|Housing, Daycare centre
|GWG Städtische Wohnungsgesellschaft München mbH
|grabner huber lipp landschaftsarchitekten und stadtplaner partnerschaft mbb
|Ina-Maria Schmidbauer, Patrick von Ridder, Peter Scheller, Charlotte Meyer, Raphael Rogalli, Charlotte Reith, Dorian Cani, Dominik Lang
The new quarter occupies a special position in the structure of the new Freiham district. Close to the transition between the extensive district centre in the south, characterised by public uses such as various schools and numerous sports facilities, as well as addresses of work and numerous shopping facilities, WA 18 represents a position on the new main road, Aubinger Allee, that shapes the cityscape. At the same time, it forms a relevant building block on the southern road that connects Neuaubing in the east with the new landscape park in the west.
The neighbourhood street to the north (U 1706) serves as an interface to the neighbouring city blocks and creates the address for the public use of the KITA in the north of the new residential quarter.
The urban development concept by Ortner und Ortner envisages a more cohesive, block-like development for the four neighbouring areas, in contrast to the building blocks planned further north. The clear contours of the blocks strengthen above all the protected inner courtyard of the residential quarter. In addition, the typology of the block allows for a relevant and defining urban setting towards Aubinger Allee. At the same time, it is important to act as a kind of mediator to the "house to house" concept of the neighbouring neighbourhoods of West 8 to the north. This role determines the rhythmic image of the block's façade facing the large avenue. Leading west from the main street, the other buildings are naturally placed along the streets in accordance with the development plan.
Individually legible, yet together comprehensible as an ensemble.
A hermetic, rigid uniformity is thus prevented, while at the same time repeating individual type houses in the block form. In accordance with the original urban planning, the buildings in the quadrangle of the block are planned without the seven-storey dominants suggested by the GF increase. Instead, the additional living space envisaged will be provided in a sixth storey, evenly spaced and rhythmically interrupted by terraces. In accordance with the typology of the block as a regular building block of the new city, the contouring of the buildings is thus limited to recurring one-storey height gradations.
Unlike the buildings in the north and south of the quarter, Building 2 has a red clinker brick façade facing Aubinger Allee. It thus corresponds to the urban significance of this building and at the same time creates a sustainable and robust residential façade. Furthermore, the modularity of the clinker makes the shown profiling of the façade towards the avenue and the additional differentiation of the individual townhouses in the block appear particularly natural.
The northern and southern components of the quarter are designed as rendered masonry buildings in a related colour scheme, thus creating a casual connection to the western development in the common block (Stadibau). Isolated, minor undercutting of the distance areas of the building components on their own ground to each other does not appear to be critical. The lighting and ventilation of the affected rooms of the ground floor flats is guaranteed. All of them have a wide window opening.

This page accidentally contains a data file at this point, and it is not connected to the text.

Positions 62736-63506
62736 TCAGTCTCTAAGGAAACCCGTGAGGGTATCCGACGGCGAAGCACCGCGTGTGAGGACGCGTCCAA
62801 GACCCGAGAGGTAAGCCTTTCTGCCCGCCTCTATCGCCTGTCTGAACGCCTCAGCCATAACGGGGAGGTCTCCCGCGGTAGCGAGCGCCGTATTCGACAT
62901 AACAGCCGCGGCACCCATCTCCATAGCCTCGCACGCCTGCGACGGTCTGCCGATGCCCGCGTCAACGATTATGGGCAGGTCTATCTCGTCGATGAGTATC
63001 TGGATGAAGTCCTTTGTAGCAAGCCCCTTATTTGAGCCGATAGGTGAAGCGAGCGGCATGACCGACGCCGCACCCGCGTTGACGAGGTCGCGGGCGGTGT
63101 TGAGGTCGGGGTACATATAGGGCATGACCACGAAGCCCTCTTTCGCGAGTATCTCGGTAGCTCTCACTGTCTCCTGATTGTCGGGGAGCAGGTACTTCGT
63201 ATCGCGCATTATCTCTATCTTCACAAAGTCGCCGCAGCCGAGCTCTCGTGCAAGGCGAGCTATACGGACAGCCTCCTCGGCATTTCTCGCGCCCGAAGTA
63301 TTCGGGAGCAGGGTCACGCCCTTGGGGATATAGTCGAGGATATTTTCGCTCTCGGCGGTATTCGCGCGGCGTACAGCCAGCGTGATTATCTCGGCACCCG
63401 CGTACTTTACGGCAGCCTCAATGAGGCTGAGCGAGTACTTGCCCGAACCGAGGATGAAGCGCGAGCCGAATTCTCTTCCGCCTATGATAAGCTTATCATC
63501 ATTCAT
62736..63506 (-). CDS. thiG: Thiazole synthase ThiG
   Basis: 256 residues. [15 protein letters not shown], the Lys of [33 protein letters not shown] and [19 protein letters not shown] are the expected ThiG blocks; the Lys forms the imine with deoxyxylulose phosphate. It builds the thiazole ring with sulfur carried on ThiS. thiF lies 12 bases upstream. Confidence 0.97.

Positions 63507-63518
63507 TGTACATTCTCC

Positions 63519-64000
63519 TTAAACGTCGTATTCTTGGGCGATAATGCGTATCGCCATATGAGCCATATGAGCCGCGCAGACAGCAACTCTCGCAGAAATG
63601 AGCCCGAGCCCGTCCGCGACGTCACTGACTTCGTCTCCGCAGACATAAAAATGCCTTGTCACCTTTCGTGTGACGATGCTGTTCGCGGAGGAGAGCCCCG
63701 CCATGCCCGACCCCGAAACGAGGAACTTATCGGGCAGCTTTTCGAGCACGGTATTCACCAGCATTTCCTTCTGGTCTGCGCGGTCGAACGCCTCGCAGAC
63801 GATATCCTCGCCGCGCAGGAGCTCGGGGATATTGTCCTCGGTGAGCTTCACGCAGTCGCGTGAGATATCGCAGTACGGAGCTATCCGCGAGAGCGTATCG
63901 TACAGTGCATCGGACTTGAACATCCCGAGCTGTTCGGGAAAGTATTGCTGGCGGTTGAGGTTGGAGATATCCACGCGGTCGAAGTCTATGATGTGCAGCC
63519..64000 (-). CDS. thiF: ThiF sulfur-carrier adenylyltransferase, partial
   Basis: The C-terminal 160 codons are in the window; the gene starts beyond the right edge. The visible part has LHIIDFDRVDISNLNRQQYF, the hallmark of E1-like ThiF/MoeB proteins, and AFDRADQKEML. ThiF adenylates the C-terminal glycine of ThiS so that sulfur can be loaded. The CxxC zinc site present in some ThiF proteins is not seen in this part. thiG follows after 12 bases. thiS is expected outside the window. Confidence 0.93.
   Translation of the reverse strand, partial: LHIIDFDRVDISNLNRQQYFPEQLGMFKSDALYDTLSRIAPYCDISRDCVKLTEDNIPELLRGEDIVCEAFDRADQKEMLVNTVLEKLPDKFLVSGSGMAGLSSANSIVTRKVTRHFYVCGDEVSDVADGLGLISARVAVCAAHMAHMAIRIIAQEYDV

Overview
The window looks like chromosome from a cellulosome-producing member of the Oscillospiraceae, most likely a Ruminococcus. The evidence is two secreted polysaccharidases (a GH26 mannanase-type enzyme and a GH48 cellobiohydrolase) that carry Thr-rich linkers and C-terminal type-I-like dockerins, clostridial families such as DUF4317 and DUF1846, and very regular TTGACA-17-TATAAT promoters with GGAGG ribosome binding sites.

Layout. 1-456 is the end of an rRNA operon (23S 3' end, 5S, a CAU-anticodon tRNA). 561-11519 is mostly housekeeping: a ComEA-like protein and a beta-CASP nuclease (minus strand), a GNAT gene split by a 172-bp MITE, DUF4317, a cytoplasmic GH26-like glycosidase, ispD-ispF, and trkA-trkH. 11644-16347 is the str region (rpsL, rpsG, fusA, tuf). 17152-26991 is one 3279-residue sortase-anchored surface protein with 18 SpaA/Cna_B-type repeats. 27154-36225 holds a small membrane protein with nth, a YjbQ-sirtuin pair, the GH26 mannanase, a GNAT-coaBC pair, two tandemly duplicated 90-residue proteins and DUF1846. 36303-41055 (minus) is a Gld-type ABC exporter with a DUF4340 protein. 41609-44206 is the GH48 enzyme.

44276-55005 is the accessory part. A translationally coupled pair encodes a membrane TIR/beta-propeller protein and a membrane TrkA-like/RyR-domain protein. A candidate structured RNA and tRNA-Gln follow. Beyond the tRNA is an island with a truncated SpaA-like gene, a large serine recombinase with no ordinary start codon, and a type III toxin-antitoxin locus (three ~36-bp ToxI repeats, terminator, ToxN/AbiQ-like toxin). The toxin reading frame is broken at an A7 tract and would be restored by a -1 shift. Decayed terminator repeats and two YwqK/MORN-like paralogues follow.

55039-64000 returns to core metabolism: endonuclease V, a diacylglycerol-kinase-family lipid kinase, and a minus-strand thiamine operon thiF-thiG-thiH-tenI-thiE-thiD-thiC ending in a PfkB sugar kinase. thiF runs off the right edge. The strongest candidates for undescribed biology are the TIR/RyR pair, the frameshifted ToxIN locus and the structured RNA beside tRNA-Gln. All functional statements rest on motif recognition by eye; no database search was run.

The open play and sunbathing area forms the centre of the residential courtyard. More intensive recreational areas such as small meeting places, play islands and the open space of the children's house adjoin it in the visual axes of the courtyard joints. These are connected by the framing access path. The entrances to the houses also lead along this circular path. Square-like expansions emphasise the courtyard entrances. The dimensions also allow emergency vehicles to drive through. The raised private gardens assigned to the ground-floor flats form the outer green courtyard frame and create a protected transition to the private living space.
Surface sealing is limited to the most necessary pathways and the open, undeveloped centre also allows for local rainwater infiltration. Site-appropriate large trees, such as the wing nut, reinforce the framing of the green centre and emphasise the calm, simple and powerful courtyard design.
The special location on the busy but also noisy Aubinger Allee, which is important in terms of urban space, as well as on the equally lively southern Planstrasse, demand specific typologies for the individual flats. The buildings, which are extended into the interior of the block, create quiet, smaller flats facing the courtyard, yet oriented on two sides. The chosen spandrel development also allows for the creation of attractive, open-plan flats with rooms worthy of protection, most of which face the courtyard. At the same time, the proposed soundproof loggias create an attractive cross-corner relationship of the rooms oriented to the street and enable a further, admittedly small, but extremely attractive open space for living in the new city. Different flat sizes and living models, such as the required residential groups and shared flats, are deliberately combined in the building components. The generous balcony zones facing the courtyard create inexpensive but attractive additions to the living space and strengthen the feeling of living on the green outskirts of the city.
All houses are accessible from the public street space. The ground floor flats are organised as mezzanine floors. Barrier-free passages from the flats into the courtyard are obligatory.
The day-care centre is economically organised on two floors. It has two structural escape routes. The southern extension allows for a play corridor.